The aim of this research is to present a developed model, which can provide support for the beekeepers in finding an optimal number of hives which could be placed in one geographical location for the effective foraging process.

This model is based on the previous author model for the bee apiary location evaluation which is described in (Komasilova et al., 2020) but has another point of view and more sophisticated level of details.

This research is conducted within the Horizon 2020 FET programme project HIVEOPOLIS (https://www.hiveopolis.eu/). Collection of hives, technologies and humans is called Hiveopolis in our concept. HIVEOPOLIS technology will be integrated in a way that it provides a synergistic added value to the colony, to its owner and to the society in general.

Materials and Methods

This section describes a proposed model development process for finding the optimal number of hives in the specific geographical location which is chosen by the beekeeper and the used parameters. The model’s development process is divided into two main steps. In the first step, the aerial image of the region is annotated with polygons for foraging fields and lines for roads, and an estimated value of resources on those fields are made. As the result, authors obtain a semantically annotated map, which can be used for further automatic evaluation of a specific apiary location. Based on this semantic map, in the second step, chosen location is evaluated using additional levels for pesticides, road effect on the foraging activity. Then the exact number of hives which can be placed in the location is presented. As well several predefined parameters are used for the calculations.

For the final calculation of an optimal number of colonies that should be placed at a specific location chosen by the beekeeper several additional parameters should be introduced.

delta=hk=2/50.35where:

k-honey bees foraging efficiency (k = 0.35 used in example);

h-nectar to honey production rate (h = 0.4 used in example);

This means that bee colony needs five kg of nectar to produce two kg of honey (Grebennikov, 2005), and honey bee foraging efficiency is 35% (Narchuk & Moreva, 2016). Foraging efficiency describes the amount of possible percent of nectar foraging as all nectar could not be foraged. Honey bees are not able to forage all nectar due to the several reasons: part of the nectar will be collected by other insects; bees will not be able to visit all flowers; due to climatic conditions that potentially could be unfavorable.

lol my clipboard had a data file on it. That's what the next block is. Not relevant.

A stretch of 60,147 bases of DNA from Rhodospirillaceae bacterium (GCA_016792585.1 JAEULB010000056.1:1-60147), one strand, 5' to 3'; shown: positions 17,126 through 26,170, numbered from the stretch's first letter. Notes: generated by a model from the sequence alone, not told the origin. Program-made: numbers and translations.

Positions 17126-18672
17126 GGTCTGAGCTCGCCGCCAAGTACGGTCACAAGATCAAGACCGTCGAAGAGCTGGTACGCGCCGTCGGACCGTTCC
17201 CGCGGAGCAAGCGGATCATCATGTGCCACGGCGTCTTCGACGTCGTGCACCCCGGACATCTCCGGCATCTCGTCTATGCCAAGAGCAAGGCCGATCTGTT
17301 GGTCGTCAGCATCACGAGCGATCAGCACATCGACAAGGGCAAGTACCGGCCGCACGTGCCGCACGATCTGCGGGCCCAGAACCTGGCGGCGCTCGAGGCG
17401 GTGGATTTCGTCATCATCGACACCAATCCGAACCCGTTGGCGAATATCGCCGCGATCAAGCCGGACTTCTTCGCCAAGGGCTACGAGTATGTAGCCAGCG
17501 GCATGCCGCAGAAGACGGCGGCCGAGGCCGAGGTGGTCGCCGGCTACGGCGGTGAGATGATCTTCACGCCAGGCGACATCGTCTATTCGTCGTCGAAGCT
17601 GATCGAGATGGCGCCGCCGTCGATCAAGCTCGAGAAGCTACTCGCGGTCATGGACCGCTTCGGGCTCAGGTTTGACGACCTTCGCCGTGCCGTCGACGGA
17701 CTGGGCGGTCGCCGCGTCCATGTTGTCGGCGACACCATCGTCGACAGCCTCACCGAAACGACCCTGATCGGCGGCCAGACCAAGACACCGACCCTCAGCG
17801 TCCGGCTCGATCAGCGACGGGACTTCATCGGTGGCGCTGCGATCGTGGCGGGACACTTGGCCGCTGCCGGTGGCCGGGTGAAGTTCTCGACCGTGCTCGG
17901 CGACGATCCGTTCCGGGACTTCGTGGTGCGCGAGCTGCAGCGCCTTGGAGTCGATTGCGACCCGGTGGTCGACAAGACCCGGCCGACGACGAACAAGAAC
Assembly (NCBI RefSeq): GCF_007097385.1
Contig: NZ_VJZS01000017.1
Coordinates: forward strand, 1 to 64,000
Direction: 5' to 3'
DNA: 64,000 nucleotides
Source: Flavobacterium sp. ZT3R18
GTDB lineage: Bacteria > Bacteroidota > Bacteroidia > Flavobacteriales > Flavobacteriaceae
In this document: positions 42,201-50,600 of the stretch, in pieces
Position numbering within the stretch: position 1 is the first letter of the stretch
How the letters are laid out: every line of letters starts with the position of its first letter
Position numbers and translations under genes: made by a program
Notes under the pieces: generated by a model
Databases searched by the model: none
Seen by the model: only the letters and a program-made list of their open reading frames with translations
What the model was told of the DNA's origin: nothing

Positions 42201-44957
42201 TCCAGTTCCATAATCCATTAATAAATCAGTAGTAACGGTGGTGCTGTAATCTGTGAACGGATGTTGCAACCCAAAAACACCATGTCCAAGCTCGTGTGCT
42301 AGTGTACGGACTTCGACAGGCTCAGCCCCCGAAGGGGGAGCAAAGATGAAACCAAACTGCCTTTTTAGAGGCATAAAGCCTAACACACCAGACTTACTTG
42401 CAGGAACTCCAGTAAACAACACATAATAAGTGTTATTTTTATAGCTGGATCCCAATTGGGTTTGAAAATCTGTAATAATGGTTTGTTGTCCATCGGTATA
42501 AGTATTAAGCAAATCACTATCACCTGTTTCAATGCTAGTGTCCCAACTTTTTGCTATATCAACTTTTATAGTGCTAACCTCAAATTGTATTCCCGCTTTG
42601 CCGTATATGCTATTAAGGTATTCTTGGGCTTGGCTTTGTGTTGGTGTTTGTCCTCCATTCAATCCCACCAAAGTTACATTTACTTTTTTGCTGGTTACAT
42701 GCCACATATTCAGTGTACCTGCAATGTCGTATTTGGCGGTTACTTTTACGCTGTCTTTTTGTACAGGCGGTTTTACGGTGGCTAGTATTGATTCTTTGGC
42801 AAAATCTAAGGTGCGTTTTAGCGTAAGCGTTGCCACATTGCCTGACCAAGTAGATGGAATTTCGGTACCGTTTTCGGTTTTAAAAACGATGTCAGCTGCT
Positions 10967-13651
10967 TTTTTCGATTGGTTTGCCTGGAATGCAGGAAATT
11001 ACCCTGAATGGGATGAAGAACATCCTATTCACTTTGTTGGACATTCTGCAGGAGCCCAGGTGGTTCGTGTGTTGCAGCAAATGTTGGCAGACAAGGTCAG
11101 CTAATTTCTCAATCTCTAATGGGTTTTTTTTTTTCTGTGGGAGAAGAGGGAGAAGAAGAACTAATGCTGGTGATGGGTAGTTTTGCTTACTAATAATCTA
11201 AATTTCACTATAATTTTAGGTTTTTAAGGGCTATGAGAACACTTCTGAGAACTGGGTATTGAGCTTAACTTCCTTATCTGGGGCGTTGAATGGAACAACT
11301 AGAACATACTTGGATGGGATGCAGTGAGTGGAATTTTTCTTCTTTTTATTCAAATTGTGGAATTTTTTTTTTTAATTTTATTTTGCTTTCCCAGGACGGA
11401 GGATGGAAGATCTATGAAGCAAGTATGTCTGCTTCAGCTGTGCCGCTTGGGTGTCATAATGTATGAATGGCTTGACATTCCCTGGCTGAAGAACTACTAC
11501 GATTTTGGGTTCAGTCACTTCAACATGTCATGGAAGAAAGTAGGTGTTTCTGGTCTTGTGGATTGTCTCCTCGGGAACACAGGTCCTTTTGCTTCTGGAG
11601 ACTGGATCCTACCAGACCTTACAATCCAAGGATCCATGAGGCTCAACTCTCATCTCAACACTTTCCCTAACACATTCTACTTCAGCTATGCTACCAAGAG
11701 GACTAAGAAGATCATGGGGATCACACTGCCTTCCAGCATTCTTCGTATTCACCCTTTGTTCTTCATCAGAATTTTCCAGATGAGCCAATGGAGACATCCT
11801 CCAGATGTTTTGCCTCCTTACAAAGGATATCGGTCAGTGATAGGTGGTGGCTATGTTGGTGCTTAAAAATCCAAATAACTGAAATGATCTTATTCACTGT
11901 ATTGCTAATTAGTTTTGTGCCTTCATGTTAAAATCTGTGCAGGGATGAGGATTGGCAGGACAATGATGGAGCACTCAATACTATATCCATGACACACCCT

Hcolony = 90

For one bee colony approximate 90 kg of honey is needed for self-consumption (Lebedev & Krivtsov, 2019).

Haverage = 60

Defined amount of honey beekeeper would like to collect from one bee colony. This parameter can be individually defined by the beekeeper.

H(x,y)Hcolonywhere:

H(x, y)-total potential foraging resources for single colony placed at (x, y);

Hcolony = amount of honey needed for the colony survival

C1 = field nectar productivity coefficient = {0.2 0.4 0.6 0.8 1.0}

C2 = field pesticide contamination coefficient = {−1.0 −0.5 0}

Cf–field overall coefficient taking into account the nectar productivity and pesticide contamination

Cf={ifC1+C2>0thenC1+C2else0}

C3 = coefficient for field availability = {1 0.7 0.5}, depending on the road type

C4 = coefficient for the pollution level near roads {−0.5 −0.3 −0.1}

Spot1–area of the field segment falling into the area of nectar collection, without taking into account road coefficient

S2–area of the field segment falling into the area of nectar collection and located near the road (taking into account road coefficient)

H(i)-amount of nectar foraged from field segment i into the area of nectar collection